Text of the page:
Picture of old gravestones in a cemetery

It’s said that most of us have the potential to live a long and healthy life, although in practice though, we know that’s not always the case.

Longevity taken from a world study reviewed between 2010 and 2015 showed Japan and Singapore with an average age of 85 years old and the lowest was Chad with a mere 50 years old. The UK average in the same study was 80.7 years.

Depending upon how we assume responsibility for our own health and wellbeing, we can add extra years to our life.  However, the way in which we live will dictate whether we add life to our years.   You might ask ‘what’s the point of living longer if we are in poor health, are miserable and become a burden to society?”  and the debate on voluntary euthanasia continues.

There are many tools and resources via the internet to test our health resilience.   My own result from https://www.blueprintincome.com/ is encouraging.  I am 62 years old and because of the way I look after myself, this American site which supports the insurance industry, suggests that I will make 93 and potentially 99 years old.  If I undertook more exercise I could potentially increase by a few more years (note to self to walk more often).


Not only is there a world postcode lottery on how long we may potentially live, but the disparity also exists in the UK.   Individuals brought up in London have a higher life expectancy than those in Manchester or the North-East for example.  There are even huge differences locally.  In the poorest parts of the London Borough of Kensington and Chelsea, the life expectancy for men is 24.6 years lower than those living more affluently.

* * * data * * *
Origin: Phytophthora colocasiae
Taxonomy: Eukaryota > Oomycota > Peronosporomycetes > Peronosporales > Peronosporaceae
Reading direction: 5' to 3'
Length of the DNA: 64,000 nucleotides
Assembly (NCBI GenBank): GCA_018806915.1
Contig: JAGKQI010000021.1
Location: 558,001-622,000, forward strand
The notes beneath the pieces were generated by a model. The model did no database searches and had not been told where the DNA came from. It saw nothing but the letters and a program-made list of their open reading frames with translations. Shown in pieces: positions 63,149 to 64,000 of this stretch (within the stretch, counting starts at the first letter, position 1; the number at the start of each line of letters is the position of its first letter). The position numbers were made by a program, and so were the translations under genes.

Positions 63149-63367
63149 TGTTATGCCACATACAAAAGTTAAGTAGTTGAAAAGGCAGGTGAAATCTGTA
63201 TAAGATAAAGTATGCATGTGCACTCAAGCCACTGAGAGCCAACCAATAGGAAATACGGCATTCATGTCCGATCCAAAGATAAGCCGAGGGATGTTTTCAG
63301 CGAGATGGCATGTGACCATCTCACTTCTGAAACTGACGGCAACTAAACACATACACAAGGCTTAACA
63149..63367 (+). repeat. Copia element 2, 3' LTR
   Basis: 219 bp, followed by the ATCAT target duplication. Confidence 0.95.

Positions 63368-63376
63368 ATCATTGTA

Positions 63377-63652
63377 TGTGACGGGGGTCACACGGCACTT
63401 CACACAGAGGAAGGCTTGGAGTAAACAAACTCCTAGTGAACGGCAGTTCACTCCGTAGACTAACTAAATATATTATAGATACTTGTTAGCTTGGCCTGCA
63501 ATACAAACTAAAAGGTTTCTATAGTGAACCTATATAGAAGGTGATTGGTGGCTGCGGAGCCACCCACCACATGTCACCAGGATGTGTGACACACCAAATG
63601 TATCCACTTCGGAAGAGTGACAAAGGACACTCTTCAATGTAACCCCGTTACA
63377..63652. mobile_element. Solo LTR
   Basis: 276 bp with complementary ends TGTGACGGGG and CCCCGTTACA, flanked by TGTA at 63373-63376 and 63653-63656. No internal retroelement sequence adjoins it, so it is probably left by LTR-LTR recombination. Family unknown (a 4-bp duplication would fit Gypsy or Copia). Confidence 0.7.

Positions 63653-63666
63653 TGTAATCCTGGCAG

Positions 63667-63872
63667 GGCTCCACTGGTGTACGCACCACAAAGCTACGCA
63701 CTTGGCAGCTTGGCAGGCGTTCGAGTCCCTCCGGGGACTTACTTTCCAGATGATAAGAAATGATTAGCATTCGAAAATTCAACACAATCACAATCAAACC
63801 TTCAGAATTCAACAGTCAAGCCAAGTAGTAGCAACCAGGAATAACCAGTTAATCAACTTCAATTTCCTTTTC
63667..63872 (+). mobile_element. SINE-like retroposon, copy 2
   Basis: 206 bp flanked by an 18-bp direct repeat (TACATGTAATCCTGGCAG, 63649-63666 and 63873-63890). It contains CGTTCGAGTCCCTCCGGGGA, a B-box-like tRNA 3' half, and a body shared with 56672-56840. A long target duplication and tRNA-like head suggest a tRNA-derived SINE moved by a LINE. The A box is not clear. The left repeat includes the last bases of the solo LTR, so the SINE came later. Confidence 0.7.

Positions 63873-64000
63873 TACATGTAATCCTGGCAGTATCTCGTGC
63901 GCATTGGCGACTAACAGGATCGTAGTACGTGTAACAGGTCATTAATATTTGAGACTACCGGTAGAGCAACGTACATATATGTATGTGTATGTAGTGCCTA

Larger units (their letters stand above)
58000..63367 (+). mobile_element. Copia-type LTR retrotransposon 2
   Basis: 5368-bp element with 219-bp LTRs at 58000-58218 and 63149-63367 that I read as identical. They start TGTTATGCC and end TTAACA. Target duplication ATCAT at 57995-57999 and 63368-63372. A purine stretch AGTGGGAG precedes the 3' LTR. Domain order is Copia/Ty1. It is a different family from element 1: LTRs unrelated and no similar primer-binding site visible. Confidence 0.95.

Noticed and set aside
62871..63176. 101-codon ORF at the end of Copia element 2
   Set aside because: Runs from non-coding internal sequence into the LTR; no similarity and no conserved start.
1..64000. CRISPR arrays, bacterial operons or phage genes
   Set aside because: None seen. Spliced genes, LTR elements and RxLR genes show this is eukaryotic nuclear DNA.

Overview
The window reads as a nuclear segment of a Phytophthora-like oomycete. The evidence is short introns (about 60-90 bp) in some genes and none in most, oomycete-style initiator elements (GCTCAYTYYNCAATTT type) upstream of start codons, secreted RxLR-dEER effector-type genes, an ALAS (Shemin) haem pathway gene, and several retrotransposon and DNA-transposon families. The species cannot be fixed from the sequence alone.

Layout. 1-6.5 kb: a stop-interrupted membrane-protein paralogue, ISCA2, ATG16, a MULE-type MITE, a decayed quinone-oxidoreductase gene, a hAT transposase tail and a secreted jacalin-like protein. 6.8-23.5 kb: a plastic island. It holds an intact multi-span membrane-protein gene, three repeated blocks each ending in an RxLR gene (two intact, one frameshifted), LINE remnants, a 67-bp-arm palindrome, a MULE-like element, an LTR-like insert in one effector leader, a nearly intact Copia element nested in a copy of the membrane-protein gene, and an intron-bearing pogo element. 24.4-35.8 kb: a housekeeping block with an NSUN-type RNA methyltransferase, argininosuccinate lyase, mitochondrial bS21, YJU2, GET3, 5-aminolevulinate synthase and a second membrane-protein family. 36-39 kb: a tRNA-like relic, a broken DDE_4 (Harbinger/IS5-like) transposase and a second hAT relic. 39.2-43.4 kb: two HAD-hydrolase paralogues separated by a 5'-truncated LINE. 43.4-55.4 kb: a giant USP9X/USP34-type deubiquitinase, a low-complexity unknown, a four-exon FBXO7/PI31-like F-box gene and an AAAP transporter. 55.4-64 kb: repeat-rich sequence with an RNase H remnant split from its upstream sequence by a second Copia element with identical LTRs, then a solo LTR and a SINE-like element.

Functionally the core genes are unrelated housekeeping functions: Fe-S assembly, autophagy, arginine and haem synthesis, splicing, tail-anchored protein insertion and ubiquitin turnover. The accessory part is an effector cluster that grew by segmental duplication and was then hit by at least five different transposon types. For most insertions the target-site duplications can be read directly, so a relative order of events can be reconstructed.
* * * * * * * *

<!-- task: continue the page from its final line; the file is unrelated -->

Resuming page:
The Office for National Statistics has some incredible statistics which are worthy of inspection.  The number of people who retire and then fall off the perch interests me too.  Insurance companies use these statistics to assess the payouts likely and set their premiums accordingly.

So.  What can you do to minimise your risk of poor health and wellbeing, and increase your chances of living a long, happy and healthy life?

It’s very simple.  Just live your life in balance.

I explore this debate during my health radio show on www.elasticfm.co.uk  every Tuesday afternoon from 4-6pm.  My live studio guests and pre-recorded podcasts are a mine of information,  practical tips and inspiration to kick start your own journey to improving your life.

Do join me live, or listen again via my website at www.perfect-health.co.uk.  Please get in touch if you have an interesting health story to share or perhaps you are a healer of some kind with a specialism you’d like to share with the world.

Elaine Godley



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